There is also another problem, that sweet treats contain additives and dyes that have never been tested and that could have consequences for children’s ADHD.
In any case, sugar in the diet of children remains the main factor responsible for dental caries and foods rich in added sugars are generally low in vitamins and minerals and they too often take the place of more nutritious foods in food.
LTO3, natural supplement for cognitive health
For those who do not know it, LTO3 produced by Herb-e-Concept could be natural health for concentration, cognitive health, as well as for nervous states, stress, anxiety and nervousness.
- Do you have trouble concentrating?
- Would you like to increase your learning abilities and have better cognitive performance?
- Do you experience moments of stress or anxiety?
- Does your children miss attention in class or can not focus?
If so, then LTO3 may help you. LTO3 contains, among others:
- Omega-3 essential fatty acids
L-Theanine is an amino acid that helps increase the level of dopamine in the brain, the neurotransmitter responsible for feelings of pleasure, self-satisfaction and self-esteem, as well as serotonin, both of which drop dramatically during periods of stress and overwork, L-Theanine produces a tranquillizing effect on the brain, allowing better concentration while feeling relaxed and free of anxiety.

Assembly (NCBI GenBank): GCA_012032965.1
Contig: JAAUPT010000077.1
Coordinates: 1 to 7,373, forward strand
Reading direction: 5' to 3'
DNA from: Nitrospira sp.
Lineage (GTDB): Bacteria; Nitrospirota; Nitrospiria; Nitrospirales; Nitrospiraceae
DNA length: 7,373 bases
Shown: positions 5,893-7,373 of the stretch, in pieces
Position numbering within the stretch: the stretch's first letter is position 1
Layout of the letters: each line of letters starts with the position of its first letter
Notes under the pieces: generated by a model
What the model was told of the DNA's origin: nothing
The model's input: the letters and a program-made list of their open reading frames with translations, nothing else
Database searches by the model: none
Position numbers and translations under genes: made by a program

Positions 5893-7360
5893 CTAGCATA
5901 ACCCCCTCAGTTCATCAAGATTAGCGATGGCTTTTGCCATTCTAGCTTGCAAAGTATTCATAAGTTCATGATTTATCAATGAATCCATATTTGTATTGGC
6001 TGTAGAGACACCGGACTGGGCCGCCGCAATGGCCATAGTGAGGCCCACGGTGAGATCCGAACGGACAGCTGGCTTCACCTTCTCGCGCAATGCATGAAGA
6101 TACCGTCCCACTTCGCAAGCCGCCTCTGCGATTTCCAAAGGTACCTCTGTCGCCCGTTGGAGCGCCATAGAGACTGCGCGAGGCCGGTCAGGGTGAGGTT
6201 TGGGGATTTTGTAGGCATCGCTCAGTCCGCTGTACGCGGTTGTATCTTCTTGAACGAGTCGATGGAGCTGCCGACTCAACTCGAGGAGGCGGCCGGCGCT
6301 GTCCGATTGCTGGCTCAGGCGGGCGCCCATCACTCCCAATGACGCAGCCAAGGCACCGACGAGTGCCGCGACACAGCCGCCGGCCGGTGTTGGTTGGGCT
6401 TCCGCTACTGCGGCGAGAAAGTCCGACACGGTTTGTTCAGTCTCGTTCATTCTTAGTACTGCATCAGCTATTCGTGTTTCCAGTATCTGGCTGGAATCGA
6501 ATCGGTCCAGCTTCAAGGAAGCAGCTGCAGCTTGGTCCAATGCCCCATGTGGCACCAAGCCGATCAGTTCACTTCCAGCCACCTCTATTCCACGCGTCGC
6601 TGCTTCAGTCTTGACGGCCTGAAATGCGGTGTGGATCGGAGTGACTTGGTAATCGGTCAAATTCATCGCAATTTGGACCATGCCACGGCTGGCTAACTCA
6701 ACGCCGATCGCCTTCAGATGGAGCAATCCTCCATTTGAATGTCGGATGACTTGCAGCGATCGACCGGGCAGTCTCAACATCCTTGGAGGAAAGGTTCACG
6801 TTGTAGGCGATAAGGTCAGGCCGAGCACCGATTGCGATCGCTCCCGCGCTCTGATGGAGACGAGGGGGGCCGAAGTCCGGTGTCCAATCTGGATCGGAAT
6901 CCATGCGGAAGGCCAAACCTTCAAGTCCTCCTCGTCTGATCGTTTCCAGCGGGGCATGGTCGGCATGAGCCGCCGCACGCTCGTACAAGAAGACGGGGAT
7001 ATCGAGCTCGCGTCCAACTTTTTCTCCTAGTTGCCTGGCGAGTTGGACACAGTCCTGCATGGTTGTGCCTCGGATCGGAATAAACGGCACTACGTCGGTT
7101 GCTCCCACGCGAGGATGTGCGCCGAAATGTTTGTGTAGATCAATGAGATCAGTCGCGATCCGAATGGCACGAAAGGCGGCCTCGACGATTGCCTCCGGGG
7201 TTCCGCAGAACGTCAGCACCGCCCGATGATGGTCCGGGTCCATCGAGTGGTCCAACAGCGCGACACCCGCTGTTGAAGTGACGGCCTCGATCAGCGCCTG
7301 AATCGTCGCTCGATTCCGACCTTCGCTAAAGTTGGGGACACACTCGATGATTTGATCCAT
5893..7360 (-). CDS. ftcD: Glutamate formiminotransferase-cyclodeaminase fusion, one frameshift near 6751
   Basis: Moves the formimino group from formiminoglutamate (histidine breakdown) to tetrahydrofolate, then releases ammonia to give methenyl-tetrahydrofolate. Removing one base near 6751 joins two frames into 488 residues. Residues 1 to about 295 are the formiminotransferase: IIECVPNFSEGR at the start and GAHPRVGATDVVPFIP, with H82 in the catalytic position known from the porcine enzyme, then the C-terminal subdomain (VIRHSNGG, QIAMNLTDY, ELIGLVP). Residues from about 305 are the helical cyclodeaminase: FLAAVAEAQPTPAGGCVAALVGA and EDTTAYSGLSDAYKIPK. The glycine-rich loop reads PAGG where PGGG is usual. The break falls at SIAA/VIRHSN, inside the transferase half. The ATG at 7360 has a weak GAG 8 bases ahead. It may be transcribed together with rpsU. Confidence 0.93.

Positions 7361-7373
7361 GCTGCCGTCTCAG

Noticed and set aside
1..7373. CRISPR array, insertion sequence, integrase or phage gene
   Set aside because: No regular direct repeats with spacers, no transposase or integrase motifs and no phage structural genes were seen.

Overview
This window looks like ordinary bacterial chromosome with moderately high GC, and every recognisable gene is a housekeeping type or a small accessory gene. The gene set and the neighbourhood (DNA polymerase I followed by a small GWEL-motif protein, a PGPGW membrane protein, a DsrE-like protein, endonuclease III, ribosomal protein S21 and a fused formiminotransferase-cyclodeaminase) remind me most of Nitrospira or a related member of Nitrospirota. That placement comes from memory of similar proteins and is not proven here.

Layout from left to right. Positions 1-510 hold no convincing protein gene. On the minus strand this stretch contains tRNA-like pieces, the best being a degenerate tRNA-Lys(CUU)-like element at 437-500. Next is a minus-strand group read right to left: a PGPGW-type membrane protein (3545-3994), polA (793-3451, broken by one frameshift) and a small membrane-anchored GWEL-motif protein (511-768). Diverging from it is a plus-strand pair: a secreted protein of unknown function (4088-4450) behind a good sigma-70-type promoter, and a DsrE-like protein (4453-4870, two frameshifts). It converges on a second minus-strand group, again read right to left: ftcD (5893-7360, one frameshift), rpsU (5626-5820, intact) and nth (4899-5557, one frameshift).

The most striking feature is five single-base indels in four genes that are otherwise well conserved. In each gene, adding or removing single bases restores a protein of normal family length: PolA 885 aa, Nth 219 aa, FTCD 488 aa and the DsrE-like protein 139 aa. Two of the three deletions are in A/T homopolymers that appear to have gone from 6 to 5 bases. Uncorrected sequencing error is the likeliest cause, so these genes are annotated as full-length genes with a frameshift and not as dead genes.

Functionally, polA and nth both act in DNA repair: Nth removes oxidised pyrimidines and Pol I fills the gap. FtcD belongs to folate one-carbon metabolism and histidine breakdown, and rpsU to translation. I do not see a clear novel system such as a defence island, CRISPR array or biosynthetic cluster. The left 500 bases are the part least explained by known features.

Omega-3 fatty acids play a crucial role in the development of brain cells, a contribution to overall health. Omega-3s can help improve memory, learning ability and the ability to concentrate both in adults and children.
Skullcap helps relieve stress and anxiety by acting as a nerve tonic. It is effective in calming the nervousness and agitation of a child, which helps to calm nervousness to sleep and insomnia.
LTO3 can help increase mental acuity and improve learning abilities and concentration. LTO3 can promote brain function, help to decrease feelings of stress and anxiety, it can provide great relaxation without drowsiness, and help to provide comfort for people with attention deficit and hyperactivity.
In less than 40 minutes, you will feel more alert, and notice an improvement in your mental and emotional state, for a period of 8 to 12 hours.
Taken at night, LTO3 is perfect for people with sleep disorders. Without taste, LTO3 can be opened and poured in fruit juice or in breakfast cereals, in food generally from 3 years old. LTO3 can be the passport to relax in a more alert, more concentrated and less stressed world.
LTO3 and sugar.
So yes, we come back to it. LTO3 should be taken fasting to allow better absorption by the small intestine. The more LTO3 is taken away from the meal, including breakfast, the better it is. In addition, and there we are certain, the intake of sugar, such as dairy products or acidic juices, affects the results of LTO3. We understand the distress of many parents who are then wondering what to feed their child at breakfast. While we know the health problems caused by sugar, it’s time to completely rethink breakfast and move towards something more profitable for the child: protein: ham, turkey, eggs, a little whole grain bread and vitamins: Fresh fruits, even some vegetables.